For Kazutoshi Mizuno, the eccentric godfather in charge of the GT-R project, the Nurburgring test track in Germany has become a favorite playground. It all started in 1996 when the R33 Skyline GT-R V-Spec became the first production car to lap the 'Ring in under 8 minutes. Today, the launch of a new GT-R isn't complete without a trip to Germany and the establishment of a new 'Ring time.
So today we're trackside to witness Toshio Suzuki's attempt at a new lap record in the 2013 Nissan GT-R. It looks identical to the 2012 car, but this version of the R35 boasts an extra 15 horsepower, a stiffer body shell and a revised suspension.
Suzuki's record attempt isn't for another few hours, so he's letting me have a go in the meantime. Having already driven the car on the road, I'll be given a handful of laps of the world's most iconic circuit. What could go wrong?
Sizing up the 'Ring
I've driven the 'Ring many times, in everything from a Honda Civic Type R to a Lotus Exige, but unless you've completed hundreds of laps, you can never really know it. To counter the problem, Nissan has hired a local racer to sit next to me and point the way. Clearly he's in need of cash — there's no way I'd sit next to me in a GT-R.
When the R35 was introduced in 2007, it was initially criticized for being too anodyne. It was as if the Japanese passion for electronics had subsumed the role of the driver. Stung by the criticism, Mizuno has evolved the car to reveal its soul. "It is very important that a supersport should be challenging to drive," he says. "There should be communication between the car and the driver."
The results of these changes can be felt within the first few corners. At 3,829 pounds, the GT-R remains excessively heavy, but it's remarkably effective at hiding its bulk. The steering has a crisp linearity that makes it easy to place, which is just as well when you're passing through the Flugplatz on the high side of 130 mph.
Most road cars feel soft around here, but the 2013 Nissan GT-R offers effective resistance to roll. The tires chirrup when they're asked to work, and if you push too hard there's a predictable transition to understeer. It's hard to think of another supercar that would inspire this much confidence around here while carrying such speed. A Porsche 911 GT3 RS would sound better and feel more heroic, but I'd be sweating harder.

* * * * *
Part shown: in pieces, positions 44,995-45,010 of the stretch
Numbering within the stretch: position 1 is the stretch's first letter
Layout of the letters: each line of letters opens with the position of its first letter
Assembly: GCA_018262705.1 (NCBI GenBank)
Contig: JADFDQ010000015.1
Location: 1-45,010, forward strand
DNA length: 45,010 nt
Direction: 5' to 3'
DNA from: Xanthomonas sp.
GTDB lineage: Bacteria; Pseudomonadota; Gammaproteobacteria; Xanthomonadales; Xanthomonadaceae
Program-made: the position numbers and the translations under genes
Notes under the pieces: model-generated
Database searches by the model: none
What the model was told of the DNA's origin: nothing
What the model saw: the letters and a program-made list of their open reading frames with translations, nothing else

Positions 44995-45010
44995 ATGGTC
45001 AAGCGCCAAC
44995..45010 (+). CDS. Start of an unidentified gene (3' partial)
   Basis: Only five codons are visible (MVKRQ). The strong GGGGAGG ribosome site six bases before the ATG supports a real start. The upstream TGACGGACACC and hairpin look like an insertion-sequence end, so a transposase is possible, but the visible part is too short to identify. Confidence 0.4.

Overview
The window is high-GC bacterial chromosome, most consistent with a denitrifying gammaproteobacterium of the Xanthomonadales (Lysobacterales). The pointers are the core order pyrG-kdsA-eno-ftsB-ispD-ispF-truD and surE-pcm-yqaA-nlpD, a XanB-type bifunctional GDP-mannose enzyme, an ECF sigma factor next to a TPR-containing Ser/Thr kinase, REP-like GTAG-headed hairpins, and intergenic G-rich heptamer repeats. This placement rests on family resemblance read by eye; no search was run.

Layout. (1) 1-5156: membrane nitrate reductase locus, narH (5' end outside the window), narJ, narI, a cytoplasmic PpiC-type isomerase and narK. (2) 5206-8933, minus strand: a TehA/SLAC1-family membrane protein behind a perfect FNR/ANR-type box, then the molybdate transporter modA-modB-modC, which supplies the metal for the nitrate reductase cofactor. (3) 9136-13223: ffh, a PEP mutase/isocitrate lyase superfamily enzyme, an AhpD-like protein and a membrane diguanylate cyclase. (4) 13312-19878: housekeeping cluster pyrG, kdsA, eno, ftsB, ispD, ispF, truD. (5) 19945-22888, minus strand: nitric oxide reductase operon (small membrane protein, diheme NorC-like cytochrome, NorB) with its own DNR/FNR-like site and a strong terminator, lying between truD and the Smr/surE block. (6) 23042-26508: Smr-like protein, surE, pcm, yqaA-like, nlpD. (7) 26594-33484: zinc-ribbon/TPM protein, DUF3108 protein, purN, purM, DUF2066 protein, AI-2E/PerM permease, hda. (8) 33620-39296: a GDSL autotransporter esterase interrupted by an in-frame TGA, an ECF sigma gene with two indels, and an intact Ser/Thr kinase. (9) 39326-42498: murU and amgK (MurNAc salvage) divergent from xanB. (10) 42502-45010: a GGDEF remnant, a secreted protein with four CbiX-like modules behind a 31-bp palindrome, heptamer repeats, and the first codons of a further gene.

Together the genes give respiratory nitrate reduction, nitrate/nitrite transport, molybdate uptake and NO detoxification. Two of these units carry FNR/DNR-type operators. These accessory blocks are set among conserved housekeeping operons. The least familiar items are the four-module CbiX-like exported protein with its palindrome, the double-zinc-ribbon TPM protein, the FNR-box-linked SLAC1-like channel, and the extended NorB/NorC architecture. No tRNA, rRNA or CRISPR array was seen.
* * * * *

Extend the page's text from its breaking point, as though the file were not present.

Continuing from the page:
Asymmetrical Suspension, but Only for Right-Handers
Although the double-wishbone front and multilink rear suspension remains, Mizuno says they've tweaked the geometry along with the spring and damper rates. On right-hand-drive cars, the setup is asymmetrical to take account of both the GT-R's left-to-right weight distribution and the effects of the engine's rotation.
For the front suspension, there's a harder spring rate on the left side, while at the rear the suspension arm has been installed upward on the left side and downward on the right. This detail, which Mizuno describes as "my new logic," is not applied to left-hand-drive cars, where the weight distribution is better balanced.
Common to every 2013 Nissan GT-R is an improvement to the rigidity of the body. Reinforcement of the area around the rear of the engine and the dashboard has, says Mizuno, improved the handling. Moreover, every GT-R produced is checked at the Tochigi manufacturing facility for its rigidity and damping performance. Officially, the weight is unchanged, but Mizuno reckons the 2013 car is actually a tad lighter than before.
Just What the GT-R Always Needed: More Power
While the core focus was on the suspension design, Mizuno couldn't resist the temptation to improve the engine's efficiency. "We do not do things the tuning shop way," he says. "We refine everything."
The breathing's been improved at both ends. The 3.8-liter twin-turbo V6 now has an enlarged air intake duct for the intercooler at the front and reduced backpressure in the catalytic converter. The boost pressure of 0.8 bar remains the same but the changes have been enough to achieve a modest increase in power from 530 horsepower to 545. The torque output is up by 15 pound-feet to 463.